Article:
Written by Toni Sherwood
Before you book that trip to Aspen or Utah’s Snowbasin, maybe consider some of the fresh skiing options right here in your own Western North Carolina backyard.
Prime skiing conditions make February the best month for snow sports in the Western North Carolina region. It’s typically the coldest month; plus, temperatures remain steady, and natural snowfalls often complement the man-made snow. With the slopes in peak condition, and a President’s Day/Valentine’s Day combo weekend to celebrate, local ski resorts are hosting all kinds of events. But who really needs an excuse to get out on the slopes?
Family Fun Weekend at Appalachian Ski Mountain
Located in Blowing Rock, Appalachian Ski Mountain (ASM) prides itself on a consistent deep snow base accomplished with top of the line snowmaking equipment. In the past three years they’ve made huge investments in equipment upgrades. According to their website, their peak season base depths often exceed that of resorts out west.
The ASM Valentine’s Day Family Weekend event (Feb. 12-15) will light up the winter sky with fireworks, feature special hours, and offer a free family digital ski portrait. This year they’ve also expanded their late night skiing event, Midnight Blast, to every Friday and Saturday night, as well as Valentine’s Day Sunday.
Besides downhill skiing, ASM boasts an ice-skating rink and an App Terrain Park, which is a freestyle area for skiers and snowboarders. Freestyle is like a cross between extreme skateboarding, skiing, and Parkour. This network of three terrain parks got its humble start as a volunteer effort. Designed by those who love the sport, it is in constant flux as the course is updated regularly, and with dozens of rails, boxes, jibs, and jumps to maneuver, this park is a challenge to the body and mind.
The App Terrain Park will offer a special Ladies Park Night on February 20 at 7pm. A custom terrain segment of the park will be open to women skiers and snowboarders of all ages and abilities to learn and progress. Coaches will be on hand to offer advice.
Learn more at: www.appskimtn.com
Nighttime Skiing at Cataloochee Ski Area
With the sun setting by six o’clock, nighttime skiing is a great way to stave off the winter blues. It also makes for a fun date. You can snuggle up with your honey as you ride the lift and admire each other’s form as you race down the mountain.
The Cataloochee Ski Area is located just four miles off U.S. 19 above Maggie Valley, and is easily accessed from I-40. The fifty skiable acres include eighteen slopes and trails of various difficulty levels, along with the Cat Cage Terrain Park.
Cataloochee’s President’s Day Holiday Weekend event (Feb. 12-15) will offer special rates. They’ll also extend their Tuesday through Saturday twilight and night skiing schedule to include Valentine’s Sunday.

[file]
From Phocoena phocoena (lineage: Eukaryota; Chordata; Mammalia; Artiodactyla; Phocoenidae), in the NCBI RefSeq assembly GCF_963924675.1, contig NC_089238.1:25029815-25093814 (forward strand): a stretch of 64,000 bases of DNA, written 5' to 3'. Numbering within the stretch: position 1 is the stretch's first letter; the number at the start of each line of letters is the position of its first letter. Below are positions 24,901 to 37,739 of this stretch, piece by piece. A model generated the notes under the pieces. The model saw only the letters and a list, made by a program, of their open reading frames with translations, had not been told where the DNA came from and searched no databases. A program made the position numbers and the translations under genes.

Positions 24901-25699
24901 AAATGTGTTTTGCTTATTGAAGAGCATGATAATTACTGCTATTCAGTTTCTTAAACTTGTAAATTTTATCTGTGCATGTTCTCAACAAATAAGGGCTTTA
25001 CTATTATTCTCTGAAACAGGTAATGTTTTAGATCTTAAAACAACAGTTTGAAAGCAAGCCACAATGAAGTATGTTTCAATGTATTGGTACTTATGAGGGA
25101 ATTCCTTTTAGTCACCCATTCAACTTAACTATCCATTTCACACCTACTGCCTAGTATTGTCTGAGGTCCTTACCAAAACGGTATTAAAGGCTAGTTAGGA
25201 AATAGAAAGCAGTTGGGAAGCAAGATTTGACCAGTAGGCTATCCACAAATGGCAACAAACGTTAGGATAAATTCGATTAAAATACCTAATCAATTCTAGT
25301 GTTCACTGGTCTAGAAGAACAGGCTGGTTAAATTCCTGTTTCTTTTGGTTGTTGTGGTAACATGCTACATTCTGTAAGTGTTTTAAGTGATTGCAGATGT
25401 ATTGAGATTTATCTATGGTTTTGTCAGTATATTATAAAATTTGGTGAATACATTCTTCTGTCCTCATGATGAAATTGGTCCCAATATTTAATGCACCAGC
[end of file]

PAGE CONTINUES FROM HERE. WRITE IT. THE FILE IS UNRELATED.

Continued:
Sam Lloyd has been a ski instructor since 2003. Although he lives in Tryon, he regularly commutes to Cataloochee Ski Area where he teaches. For the past eight seasons, Lloyd has been focused on teaching special needs folks. He founded the Adaptive Ski Program at the Cataloochee Ski Area in 2007. “I have one student who’s a paraplegic,” Lloyd says. “She rides on a chair set atop a frame with a ski underneath it and a shock absorber.”
Adaptive skiing started in Europe around the time of WWII. The benefits of skiing for injured vets motivated the development of equipment to make it possible despite disabilities. For these athletes, the sense of freedom that skiing provides rivals other sports, while the multiple benefits include confidence building, increased balance, and even improved social skills.
Cataloochee has special ski equipment available for all types of athletes, including those with visual impairment, cognitive disabilities, developmental disabilities, cerebral palsy, multiple sclerosis, muscular dystrophy, traumatic brain injury, and spinal cord injuries.
“Basically any physical, mental, or emotional disability,” Lloyd says. Lloyd is a veteran himself, and he teaches many injured veterans who benefit from the program. “It gets them back on track,” he explains. “Let’s say a guy lost both legs; suddenly he’s skiing again, and he knows he can do anything he wants to do. He sees life in a chair is not much different than life on legs.”
Wounded veterans always ski free at Cataloochee. They also have regular appreciation days for military personnel, law enforcement officers, and fire and rescue providers.
Lloyd says he will occasionally teach able-bodied students, but only when needed; his heart lies in teaching those with special needs.
Learn more at: www.cataloochee.com
Totally ‘80s Retro Ski Weekend at Beech Mountain
Beech Mountain hails as the highest town in the Eastern United States. With elevation in their favor at 5506, the average snowfall of 84 inches helps transform the mountain into a snow lover’s dream. And with 95 acres of skiable terrain, there’s plenty of open space to enjoy.
At the base of the slopes, the Alpine Village at Beech Mountain Resort has unique shops, dining, and a 7000-sq.-ft. ice-skating rink. The most recent addition is a state-of-the-art snow-tubing park.
At the top of the mountain, one can step off the chair lift into the 5506’, a skybar with a huge deck and a glass roundhouse. Grab some food and drinks while taking in the spectacular views.
Perhaps the most unique and outrageous event of the month is Beech Mountain’s Totally ‘80s Retro Ski Weekend (Feb. 18-21). Who can resist all day “retro skiing”? Get out your headbands and spandex and tease up that big hair for a totally awesome skiing experience. They’ll have live eighties music nightly, fun competitions such as the Pac-Man contest, Rubik’s Cube contest, and the Madonna look-alike contest. And of course there’s a late night eighties dance party for folks wanting to recreate the memorable era in style.